Where Americans feel like second-class citizens
For nearly 3.5 million people on Puerto Rico, there is a new way of life to get used to.
Without electricity, the day now starts closer to sunrise and comes to a halt once it gets dark. Communications are near impossible; there is little sense of what is happening in the outside world without TV or the internet.
Credit card machines don't work and cash dispensers do no dispensing. In the tropical heat and humidity, the air conditioners no longer hum.
The current projection is that a quarter of Puerto Rico might have its electricity supply back by December.
It is truly extraordinary that this is happening in a territory belonging to the most powerful economy in the world.
The island may not be a "state" of the USA, but Puerto Ricans are natural-born American citizens. They can travel back and forth to the US mainland as they please and everyone I met in Puerto Rico had connections with the continental USA.
Lesley Quinones, 33, whom we found after her home in the town of Loiza was destroyed, had spent years living in Syracuse in New York state until her mother asked her to come back to Puerto Rico so the two could be closer.
Lesley, her five children and her granddaughter Camilla are now sleeping in a school classroom. She told us she felt the US government had forgotten people like her.
Luciano Delgado, who is in his 60s, was in his home in the southern town of Ponce when the hurricane brought it crashing down around him - mercifully sparing his life and his wife's.
He had lived in several cities on the US mainland, including Chicago, where he stayed for years before retiring to the island on which he was born.
Luciano's son Angel serves in the US Navy. He's currently deployed in east Asia and the two have been trying desperately to get over the massive logistical hurdles to talk to each other since the hurricane, so far without success.
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Many of the US troops who are now working in Puerto Rico to help after the disaster are themselves Puerto Rican. At the emergency US command centre, it appeared there was as much Spanish spoken as English by those in uniform.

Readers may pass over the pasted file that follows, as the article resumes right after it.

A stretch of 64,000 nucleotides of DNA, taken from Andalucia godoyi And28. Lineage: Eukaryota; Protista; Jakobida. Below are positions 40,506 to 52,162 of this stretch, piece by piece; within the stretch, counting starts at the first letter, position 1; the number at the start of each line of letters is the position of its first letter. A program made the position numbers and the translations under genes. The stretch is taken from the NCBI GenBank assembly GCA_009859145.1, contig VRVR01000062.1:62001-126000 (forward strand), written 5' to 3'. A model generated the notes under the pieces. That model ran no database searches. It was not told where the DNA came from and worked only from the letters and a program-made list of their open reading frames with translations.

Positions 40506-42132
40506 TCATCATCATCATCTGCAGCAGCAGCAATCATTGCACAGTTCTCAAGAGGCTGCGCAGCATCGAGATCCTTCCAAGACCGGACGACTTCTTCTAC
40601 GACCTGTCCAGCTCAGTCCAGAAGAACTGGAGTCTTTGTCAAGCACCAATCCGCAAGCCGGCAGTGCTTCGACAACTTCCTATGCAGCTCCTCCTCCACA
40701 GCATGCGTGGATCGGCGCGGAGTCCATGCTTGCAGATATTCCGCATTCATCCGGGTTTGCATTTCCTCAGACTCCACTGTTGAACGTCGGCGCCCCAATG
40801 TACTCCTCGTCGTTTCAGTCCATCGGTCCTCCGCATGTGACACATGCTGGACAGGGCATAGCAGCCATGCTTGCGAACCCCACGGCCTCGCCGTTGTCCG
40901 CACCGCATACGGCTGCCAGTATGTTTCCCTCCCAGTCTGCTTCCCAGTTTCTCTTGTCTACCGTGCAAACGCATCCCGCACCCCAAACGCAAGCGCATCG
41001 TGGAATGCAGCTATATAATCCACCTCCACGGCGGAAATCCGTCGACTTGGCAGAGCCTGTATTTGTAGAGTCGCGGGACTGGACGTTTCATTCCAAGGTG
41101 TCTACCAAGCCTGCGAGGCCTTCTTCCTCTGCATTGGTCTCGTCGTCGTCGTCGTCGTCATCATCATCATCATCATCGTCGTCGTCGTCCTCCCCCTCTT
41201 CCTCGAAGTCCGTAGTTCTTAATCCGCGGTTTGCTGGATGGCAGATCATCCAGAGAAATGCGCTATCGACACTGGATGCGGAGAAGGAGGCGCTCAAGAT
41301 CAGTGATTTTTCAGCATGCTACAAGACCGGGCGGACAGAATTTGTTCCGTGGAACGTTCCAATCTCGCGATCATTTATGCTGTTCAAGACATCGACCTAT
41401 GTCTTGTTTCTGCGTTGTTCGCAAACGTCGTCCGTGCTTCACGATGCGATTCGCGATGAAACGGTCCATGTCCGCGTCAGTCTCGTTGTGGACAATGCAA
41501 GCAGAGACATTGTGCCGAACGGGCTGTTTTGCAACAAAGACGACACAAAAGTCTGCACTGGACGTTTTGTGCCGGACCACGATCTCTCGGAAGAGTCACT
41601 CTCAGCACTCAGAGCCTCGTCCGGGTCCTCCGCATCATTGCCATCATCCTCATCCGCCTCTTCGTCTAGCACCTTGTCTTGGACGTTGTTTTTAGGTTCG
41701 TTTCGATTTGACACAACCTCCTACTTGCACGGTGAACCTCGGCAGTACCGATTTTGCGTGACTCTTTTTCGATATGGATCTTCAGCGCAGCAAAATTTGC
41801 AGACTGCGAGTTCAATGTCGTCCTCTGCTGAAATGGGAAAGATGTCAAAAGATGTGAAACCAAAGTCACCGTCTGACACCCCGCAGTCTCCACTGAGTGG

Those troops serve America in whatever way their commanders see fit.
But in spite of their sacrifices, many Puerto Ricans feel this disaster has been a reminder that they are not viewed as American as those on the mainland.
Money and troops were committed to the relief effort but it took time and there was not the same preparation by federal agencies in Puerto Rico ahead of Hurricane Maria as there was, for example, in Florida before Irma, a few weeks earlier.
Nine days passed before Lesley and her children received a mattress to sleep on in the school in Loiza. And Luciano says he has still not laid eyes on a single American emergency worker since the hurricane.
In the normally bustling old part of the capital San Juan, is the Paseo de los Presidentes or Walkway of Presidents. There, looking out onto the empty street, are nine life-sized statues of the US presidents who visited Puerto Rico while in office.
Franklin D Roosevelt sits in his bronze wheelchair, his beloved Scottish terrier beside him. JFK is dressed in a fashionable bronze blazer and slacks… and a tall, slim Barack Obama reaches out a bronze hand.
A 10th statue will be added to the walkway - presumably when Puerto Ricans don't have more urgent issues to deal with - of a man who has been widely criticised here for his response to the hurricane.
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On his visit here, the President Trump joked about how much Puerto Rico was costing the US government because of the emergency and compared the Puerto Rican plight to what he called a "real catastrophe" like Hurricane Katrina.
And there was outrage from local journalists and officials at the way he flung paper towels at storm refugees like T-shirts at a campaign rally.
Puerto Ricans never chose Donald Trump. But they never chose JFK or Barack Obama either. They are not eligible to vote in presidential elections, or decide their own foreign policy. They are, though, entitled to the same emergency response as people in Texas or Florida or Louisiana.
Many feel they simply didn't get that, and put it down to being viewed as second-class American citizens.
There have been several referenda here on the island's status; most recently showing Puerto Ricans lean more towards wanting to be America's 51st state rather than complete independence or remaining a US territory.
In the end, though, all those votes were little more than an opinion poll - it is Washington that will decide the island's future.
But for many Puerto Ricans we spoke to, the response to Hurricane Maria made them feel Washington is simply not interested in bringing them more into the American fold.